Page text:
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10 Most Cringe-Worthy Rap Performances in Movies

Malibu’s Most Wanted

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Ask the head of any multibillion-dollar movie studio and they’ll tell you: That youth demographic is a tough nut to crack. With trends shifting by the hour and marketing departments only now catching up to 2012 slang, how could any middle-aged studio executive expect to keep up? And considering that every failed attempt to appeal to young adults is cruelly mocked online, these poor, innocent, out-of-touch producers are walking a tightrope simply to pander to a potentially lucrative market they couldn’t care less about. Where’s their thanks?

Nevertheless, these moviemakers soldier on and do their damndest to somehow connect with an increasingly skeptical age group. And what gimmick well have they been forced to return to for three decades? That rap music those dang kids love so much. But even with the best of intentions, it sometimes doesn’t quite work. Or to put it another way, nothing makes an audience cringe more than a terrible rapper.

With Comedy Bang! Bang! celebrating hip hop this week, turn that cap sideways and take a look at the 10 worst rap performances in movies.

10. Kid ‘N Play, Class Act

One of the few rap acts that can be identified by hair, Kid ‘N Play was, and still is, best known for their pajama-jammy-jams in the House Party franchise. But in 1992, right when gangsta rap was exploding, the duo released Class Act which featured a pro-school, anti-drug, all-embarrassing rap performance at a teen dance — punctuated by some weasley vamping from a certain Mr. Pauly Shore.


9. Mike Myers, Austin Powers in Goldmember

If the schtick hadn’t worn thin by the umpteenth time the “funny guy” at work put a pinkie to his puckered lips and hissed “One million dollarrrrs!,” then this rap from the third installment of Austin Powers certainly drove the Dr. Evil act straight into the ground. Combining the tried-and-true hilarity of white guys rapping with incessant sight gags based on dwarfism, the comedy in this sequence didn’t hold up by the time the movie hit post-production.


8. Jamie Kennedy, Malibu’s Most Wanted

By 2003, it had been a long time since Jamie Kennedy earned laughs in the Scream series when he tried to adapt his short-lived prank show’s white rapper persona to the big screen. As expected, the results failed to resonate with folks who didn’t want to feel humiliated on someone else’s behalf. But on the plus side, comments like “Dude, you’re ripping off Jamie Kennedy” helped deter many subsequent attempts of lame white rapper characters.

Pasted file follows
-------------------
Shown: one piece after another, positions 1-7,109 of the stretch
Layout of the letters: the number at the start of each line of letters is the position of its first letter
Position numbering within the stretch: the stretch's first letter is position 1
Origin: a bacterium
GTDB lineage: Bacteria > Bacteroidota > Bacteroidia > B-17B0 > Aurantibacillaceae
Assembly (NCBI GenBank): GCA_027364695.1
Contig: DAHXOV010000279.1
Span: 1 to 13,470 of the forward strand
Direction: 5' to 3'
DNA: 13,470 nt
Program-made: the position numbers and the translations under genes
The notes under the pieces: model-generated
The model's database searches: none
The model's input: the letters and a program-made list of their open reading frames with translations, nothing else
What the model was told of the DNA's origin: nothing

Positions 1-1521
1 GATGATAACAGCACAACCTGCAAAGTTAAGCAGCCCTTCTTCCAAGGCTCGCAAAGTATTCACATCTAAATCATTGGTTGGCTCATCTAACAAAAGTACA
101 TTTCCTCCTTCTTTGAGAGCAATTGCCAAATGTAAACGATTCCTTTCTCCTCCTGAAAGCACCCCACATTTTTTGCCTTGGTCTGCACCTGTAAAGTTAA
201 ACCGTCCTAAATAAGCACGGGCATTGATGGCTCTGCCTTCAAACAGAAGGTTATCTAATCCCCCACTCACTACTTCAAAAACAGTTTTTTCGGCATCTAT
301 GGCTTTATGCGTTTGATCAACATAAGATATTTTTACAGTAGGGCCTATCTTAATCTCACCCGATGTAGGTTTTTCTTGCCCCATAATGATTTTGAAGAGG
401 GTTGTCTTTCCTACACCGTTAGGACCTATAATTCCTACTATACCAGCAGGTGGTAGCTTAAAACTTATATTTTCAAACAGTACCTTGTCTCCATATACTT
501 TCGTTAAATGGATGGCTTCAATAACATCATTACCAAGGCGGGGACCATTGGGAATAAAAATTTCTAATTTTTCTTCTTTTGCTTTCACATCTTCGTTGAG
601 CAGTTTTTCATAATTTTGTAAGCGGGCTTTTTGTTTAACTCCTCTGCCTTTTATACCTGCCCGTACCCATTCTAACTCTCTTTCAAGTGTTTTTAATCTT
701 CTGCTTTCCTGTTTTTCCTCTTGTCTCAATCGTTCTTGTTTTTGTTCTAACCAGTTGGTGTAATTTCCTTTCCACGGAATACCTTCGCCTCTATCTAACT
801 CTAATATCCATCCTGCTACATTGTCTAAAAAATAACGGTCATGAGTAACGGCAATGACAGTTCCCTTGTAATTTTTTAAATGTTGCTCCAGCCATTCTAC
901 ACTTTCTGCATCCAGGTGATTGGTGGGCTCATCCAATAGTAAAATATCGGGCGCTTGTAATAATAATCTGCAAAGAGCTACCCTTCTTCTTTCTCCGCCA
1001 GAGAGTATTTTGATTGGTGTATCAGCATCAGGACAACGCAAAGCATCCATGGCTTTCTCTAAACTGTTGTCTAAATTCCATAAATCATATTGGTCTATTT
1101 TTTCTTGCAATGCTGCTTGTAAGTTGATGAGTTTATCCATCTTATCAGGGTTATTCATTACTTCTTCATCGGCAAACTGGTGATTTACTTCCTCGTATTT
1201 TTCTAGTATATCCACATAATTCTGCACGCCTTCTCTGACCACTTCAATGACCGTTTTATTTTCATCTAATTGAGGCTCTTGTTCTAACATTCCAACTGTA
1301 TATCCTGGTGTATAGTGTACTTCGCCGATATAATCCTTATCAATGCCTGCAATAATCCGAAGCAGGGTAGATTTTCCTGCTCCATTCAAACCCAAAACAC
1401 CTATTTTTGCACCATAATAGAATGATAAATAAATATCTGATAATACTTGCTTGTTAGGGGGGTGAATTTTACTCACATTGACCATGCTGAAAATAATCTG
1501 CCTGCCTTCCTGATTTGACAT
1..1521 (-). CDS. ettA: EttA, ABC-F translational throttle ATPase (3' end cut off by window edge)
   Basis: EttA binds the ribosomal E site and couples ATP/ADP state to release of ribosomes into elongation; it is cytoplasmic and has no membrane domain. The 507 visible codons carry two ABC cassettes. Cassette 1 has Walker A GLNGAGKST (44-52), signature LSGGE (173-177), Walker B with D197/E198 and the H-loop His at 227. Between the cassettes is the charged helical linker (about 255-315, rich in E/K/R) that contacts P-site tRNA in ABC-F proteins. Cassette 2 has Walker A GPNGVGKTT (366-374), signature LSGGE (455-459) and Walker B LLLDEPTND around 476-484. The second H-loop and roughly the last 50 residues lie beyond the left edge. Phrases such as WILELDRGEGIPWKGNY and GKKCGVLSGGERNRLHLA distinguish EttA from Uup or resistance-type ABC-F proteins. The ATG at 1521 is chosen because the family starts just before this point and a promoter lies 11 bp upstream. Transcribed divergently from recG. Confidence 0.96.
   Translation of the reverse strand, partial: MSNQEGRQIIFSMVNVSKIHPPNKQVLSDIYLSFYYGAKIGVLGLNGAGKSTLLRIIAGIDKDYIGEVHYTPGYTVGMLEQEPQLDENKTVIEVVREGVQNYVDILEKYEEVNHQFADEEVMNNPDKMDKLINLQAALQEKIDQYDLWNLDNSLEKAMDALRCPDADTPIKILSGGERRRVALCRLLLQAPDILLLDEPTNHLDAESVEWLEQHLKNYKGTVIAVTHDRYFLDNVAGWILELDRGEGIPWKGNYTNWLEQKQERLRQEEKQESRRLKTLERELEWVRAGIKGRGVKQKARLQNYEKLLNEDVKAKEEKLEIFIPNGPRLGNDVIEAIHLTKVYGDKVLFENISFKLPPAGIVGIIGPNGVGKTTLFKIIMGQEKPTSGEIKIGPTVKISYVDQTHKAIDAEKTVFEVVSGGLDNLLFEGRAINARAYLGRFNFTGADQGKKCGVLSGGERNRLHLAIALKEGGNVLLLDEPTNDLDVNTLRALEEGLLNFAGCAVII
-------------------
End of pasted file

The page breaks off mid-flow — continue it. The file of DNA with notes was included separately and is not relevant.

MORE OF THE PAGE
7. Vanilla Ice, Teenage Mutant Ninja Turtles II: The Secret of the Ooze

Arguably the biggest punchline in music history, Vanilla Ice was rocketing out of the spotlight by the time he appeared in the Teenage Mutant Ninja Turtles sequel. And as kids were also beginning to outgrow peak ninja turtle saturation, this dance fight/rap scene became a perfect storm of outdated and an early-’90s zeitgeist puzzle as to who’s dragging down who here.


6. The Leprechaun, Leprechaun: In the Hood

Four years after House of Pain’s breakup, Irish-flavored rap attempted a comeback in the form of Warwick “God, I Miss Willow” Davis dropping some science as The Leprechaun. After the mythical gold peddler is freed from imprisonment, he hits the stage backed by a Casio keyboard drum beat and uses his powers to turn the female waitstaff into booty-shaking strumpets — which, admittedly, isn’t too far off from most rap videos.

5. Neil Patrick Harris and the Smurfs, The Smurfs

Even without asking him, it’s safe to assume Neil Patrick Harris would gladly watch every awkward pubescent moment as Doogie than glance at one frame of this scene from 2011’s live-action Smurfs. Flagrantly ignoring proper Guitar Hero gameplay, Harris backs the proactive, in-your-face CGI forest creatures on Run-D.M.C.’s “Walk This Way” and proves that sometimes you shouldn’t fully commit to a role.


4. Tom Hanks and Dan Aykroyd, Dragnet

There’s not enough room in this column to get into why 1987’s Dragnet reboot didn’t work — much less get into the perils of force-feeding nostalgia onto a new generation — but the music video released alongside the movie is more awkward than a thousand Rappin’ Rodneys. Putting classic Jack Webb lines to a synth beat while stiffly dancing in unison, Hanks and Aykroyd perform a dazzling trainwreck of regrettable ideas.


3. Matthew Perry, The Ron Clark Story

The cast of Friends have their share of embarrassing movie roles, but they tend to be during the run of the series when they were young and hungry. Then there’s the made-for-TV movie The Ron Clark Story which Matthew Perry signed on for in 2006. Resurrecting the “teacher connects with urban youth” genre from the grave, Perry slips on a backwards hat and raps about the history of George Washington, winning over the exceptionally impressionable teens. (And as you watch, bear in mind, Perry was nominated for a Primetime Emmy for this role.)


2. Al “Dunkaccino” Pacino, Jack and Jill

Even though it’s presented as a tongue-in-cheek comment on celebrities shilling products for a paycheck, it’s hard to consider this scene satiric when it’s actually a celebrity shilling a product. In a movie where Adam Sandler plays mixed-gender fraternal twins, no amount of sellout commentary could distract us from how far esteemed actor Al Pacino has fallen as he raps, tap dances, and mugs into the camera. In other words, if it’s more disturbing than him hitting on Sandler as a woman, satire doesn’t matter.


1. Everyone involved in this scene from Teen Witch

And finally, we have perhaps the most gloriously misguided co-opting of black culture in any ’80s movie. Decked out in a Hawaiian shirt, a formal vest, and suspenders-with-jeans, this group of high schoolers in their 20s rap about being hot and daring the listener to “top that.” Well, with the help of her friend’s bewitching power over humiliation and trauma, a teen girl does, in fact, top that with a jaw-dropping tour de force of gawky one-upmanship.